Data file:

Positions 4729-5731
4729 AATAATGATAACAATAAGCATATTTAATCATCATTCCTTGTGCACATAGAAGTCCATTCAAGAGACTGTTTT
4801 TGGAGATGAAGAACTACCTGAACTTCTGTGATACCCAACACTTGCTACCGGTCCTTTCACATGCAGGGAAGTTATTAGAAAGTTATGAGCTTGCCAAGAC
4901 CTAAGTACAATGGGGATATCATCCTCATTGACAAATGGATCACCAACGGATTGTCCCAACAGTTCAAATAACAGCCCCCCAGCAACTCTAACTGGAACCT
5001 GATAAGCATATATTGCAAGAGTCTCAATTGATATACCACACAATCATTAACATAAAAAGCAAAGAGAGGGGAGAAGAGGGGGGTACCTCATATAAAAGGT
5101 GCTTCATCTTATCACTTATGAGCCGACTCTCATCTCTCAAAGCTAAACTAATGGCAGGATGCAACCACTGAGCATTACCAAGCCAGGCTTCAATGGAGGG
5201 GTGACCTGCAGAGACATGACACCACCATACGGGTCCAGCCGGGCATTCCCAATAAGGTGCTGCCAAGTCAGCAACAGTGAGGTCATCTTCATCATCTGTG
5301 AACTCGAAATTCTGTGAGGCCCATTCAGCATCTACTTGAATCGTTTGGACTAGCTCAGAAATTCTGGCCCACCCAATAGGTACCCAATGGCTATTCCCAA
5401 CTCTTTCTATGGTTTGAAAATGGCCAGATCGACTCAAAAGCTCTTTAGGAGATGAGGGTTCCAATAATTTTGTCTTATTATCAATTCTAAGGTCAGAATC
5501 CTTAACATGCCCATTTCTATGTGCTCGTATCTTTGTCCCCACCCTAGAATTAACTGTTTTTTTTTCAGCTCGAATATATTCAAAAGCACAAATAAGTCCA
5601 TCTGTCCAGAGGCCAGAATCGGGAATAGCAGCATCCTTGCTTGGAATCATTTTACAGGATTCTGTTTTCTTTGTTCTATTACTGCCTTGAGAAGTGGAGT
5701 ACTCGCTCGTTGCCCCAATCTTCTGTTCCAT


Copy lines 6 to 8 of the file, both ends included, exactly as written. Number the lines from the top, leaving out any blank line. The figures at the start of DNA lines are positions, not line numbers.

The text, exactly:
5101 GCTTCATCTTATCACTTATGAGCCGACTCTCATCTCTCAAAGCTAAACTAATGGCAGGATGCAACCACTGAGCATTACCAAGCCAGGCTTCAATGGAGGG
5201 GTGACCTGCAGAGACATGACACCACCATACGGGTCCAGCCGGGCATTCCCAATAAGGTGCTGCCAAGTCAGCAACAGTGAGGTCATCTTCATCATCTGTG
5301 AACTCGAAATTCTGTGAGGCCCATTCAGCATCTACTTGAATCGTTTGGACTAGCTCAGAAATTCTGGCCCACCCAATAGGTACCCAATGGCTATTCCCAA